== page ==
Can Law Firms Change Re: Diversity?

In the past decade, diversity and inclusiveness have become frequent topics of discussion among law firm leaders, corporate counsel and legal academics, and for good reason. The legal industry lags behind every other profession in creating inclusive environments that invite, promote and retain women and minorities.

Colorado’s legal community has been at the forefront of the discussion about how to change that. Local attorneys suggest  there’s still a long way to go before we’ll see a sea change, but as the leadership of the specialty bar associations can attest, their organizations are helping to make inroads for future generations.

The group of leaders recently met for a discussion of their own experiences as well as the work their organizations do for their communities and Colorado’s legal community as a whole.

Roundtable participants included Karen Hester, executive director for the Center for Legal Inclusiveness; Liz Krupa, vice president of Sections and Committees at Hispanic National Bar Association; Oliver McKinstry, president‑elect of Colorado Gay Lesbian Bisexual and Transgender Bar Association; Neeti Pawar, president of South Asian Bar Association of Colorado; Andrea Wang, president of the Asian Pacific Bar Association in Colorado; and Alison Zinn president of the Colorado Women’s Bar Association.

To read this story and other complete articles featured in the October 27, 2014 print edition of Law Week Colorado, copies are available for purchase online.

Bar associates voice judicial support

The judicial nomination process in Colorado relies on a “merit selection” plan and has since 1966, designed to remove political motives by avoiding elections. Although it’s not a democratic system, it strives to be a pluralistic one.

Specialty bars in the state have added another layer of scrutiny to the judge selection process for years. When a district or state judicial vacancy opens, the applications of interested attorneys maleandfemalenet entertainment are forwarded to a nomination commission within the district, which whittles the list down and typically sends three final nominees to the governor’s office. The nomination commissions comprise three attorneys and four non-attorneys with no more than four members belonging to one political party.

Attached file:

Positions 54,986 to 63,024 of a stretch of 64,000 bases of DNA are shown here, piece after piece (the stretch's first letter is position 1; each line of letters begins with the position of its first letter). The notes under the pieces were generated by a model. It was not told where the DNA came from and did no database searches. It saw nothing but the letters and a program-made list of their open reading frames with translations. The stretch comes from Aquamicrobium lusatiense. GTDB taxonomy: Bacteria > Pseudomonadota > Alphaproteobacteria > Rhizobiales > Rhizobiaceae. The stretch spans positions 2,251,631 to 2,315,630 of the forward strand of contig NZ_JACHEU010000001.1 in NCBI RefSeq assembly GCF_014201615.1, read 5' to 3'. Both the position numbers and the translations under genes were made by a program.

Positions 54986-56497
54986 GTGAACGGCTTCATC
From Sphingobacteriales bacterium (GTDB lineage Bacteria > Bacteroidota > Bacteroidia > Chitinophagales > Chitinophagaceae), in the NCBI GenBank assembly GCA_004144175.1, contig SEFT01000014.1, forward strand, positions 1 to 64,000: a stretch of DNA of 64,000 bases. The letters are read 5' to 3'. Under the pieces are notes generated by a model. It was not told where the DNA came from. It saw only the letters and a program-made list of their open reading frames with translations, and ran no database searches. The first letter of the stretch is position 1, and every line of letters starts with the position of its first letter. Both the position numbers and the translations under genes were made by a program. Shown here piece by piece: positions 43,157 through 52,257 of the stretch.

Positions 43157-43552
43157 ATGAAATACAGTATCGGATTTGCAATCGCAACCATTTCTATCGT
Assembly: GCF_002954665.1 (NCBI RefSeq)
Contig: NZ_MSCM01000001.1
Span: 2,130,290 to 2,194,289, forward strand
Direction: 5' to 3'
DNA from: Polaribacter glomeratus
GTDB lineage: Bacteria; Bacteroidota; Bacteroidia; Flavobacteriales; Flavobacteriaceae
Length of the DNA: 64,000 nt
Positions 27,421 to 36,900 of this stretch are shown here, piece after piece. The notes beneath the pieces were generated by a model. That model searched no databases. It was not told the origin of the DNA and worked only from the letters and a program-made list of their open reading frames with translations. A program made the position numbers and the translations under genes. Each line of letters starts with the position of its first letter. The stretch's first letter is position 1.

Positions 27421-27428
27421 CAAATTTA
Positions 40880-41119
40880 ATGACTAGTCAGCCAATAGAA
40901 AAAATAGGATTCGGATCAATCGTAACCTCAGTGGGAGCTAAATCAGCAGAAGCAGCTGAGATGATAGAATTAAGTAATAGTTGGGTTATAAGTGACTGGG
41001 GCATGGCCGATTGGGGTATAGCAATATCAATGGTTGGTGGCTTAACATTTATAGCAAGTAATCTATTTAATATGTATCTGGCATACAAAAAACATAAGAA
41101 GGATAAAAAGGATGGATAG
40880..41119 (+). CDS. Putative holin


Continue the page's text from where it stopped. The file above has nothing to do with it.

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Press Release: Man wrongfully convicted of murder at age 15 and sentence to life without parole freed after 14 years in prison

Denver, Colo. – Lorenzo Montoya was released from prison Monday after reaching a plea deal days before a scheduled hearing that would have revealed significant Constitutional flaws in his conviction and new evidence casting serious doubt on his guilt.  In January 2000, then fourteen-year-old Montoya was one of three Denver teens arrested and charged for alleged involvement in the brutal murder of a north Denver schoolteacher. Mr. Montoya, later convicted of felony murder and other charges, was sentenced to mandatory life without parole.

Mr. Montoya, now represented by lawyers from the Colorado non-profit Center for Juvenile Justice, Alternate Defense Counsel, and a team of pro bono lawyers and paralegals from the law firm Cooley LLP, filed a petition in June 2013 in Denver District Court challenging his convictions. The challenge was based on egregious Constitutional violations, including ineffective assistance of counsel and new evidence, including DNA.

Montoya’s post-conviction counsel, Lisa A. Polansky, Elizabeth Espinosa Krupa, and Peter J. Sauer, also succeeded in obtaining new DNA testing that produced powerful evidence of Mr. Montoya’s innocence. Additional new evidence included Montoya’s co-defendant, Nick Martinez, telling defense investigator, Gina Brovege, that Mr. Montoya had nothing to do with the brutal crime. In lieu of a hearing on Mr. Montoya’s claims or a new trial, the Denver District Attorney offered to dismiss all of the charges against Mr. Montoya and release him immediately in exchange for a guilty plea to accessory after the fact. The factual basis for this plea is that Mr. Montoya rode in a car stolen from the victim and did not reveal what he heard about the murder. After 14 years behind bars, including many in solitary confinement, Mr. Montoya pled guilty and was given a time-served sentence.

At Monday’s hearing presiding Denver District Court Judge Edward D. Bronfin expressed his “appreciation and admiration for … the District Attorney’s Office, for the work that Ms. Polansky, Ms. Krupa, Mr. Sauer, and all you have done, the Center for Juvenile Justice, and recognizing that in an imperfect world where things don’t always work right, it takes not only smart people but people who know right from wrong….”

Additional background: Blume, John H. and Helm, Rebecca K., “The Unexonerated: Factually Innocent Defendants Who Plead Guilty”(2014). Cornell Law Faculty Working Papers. Paper 113.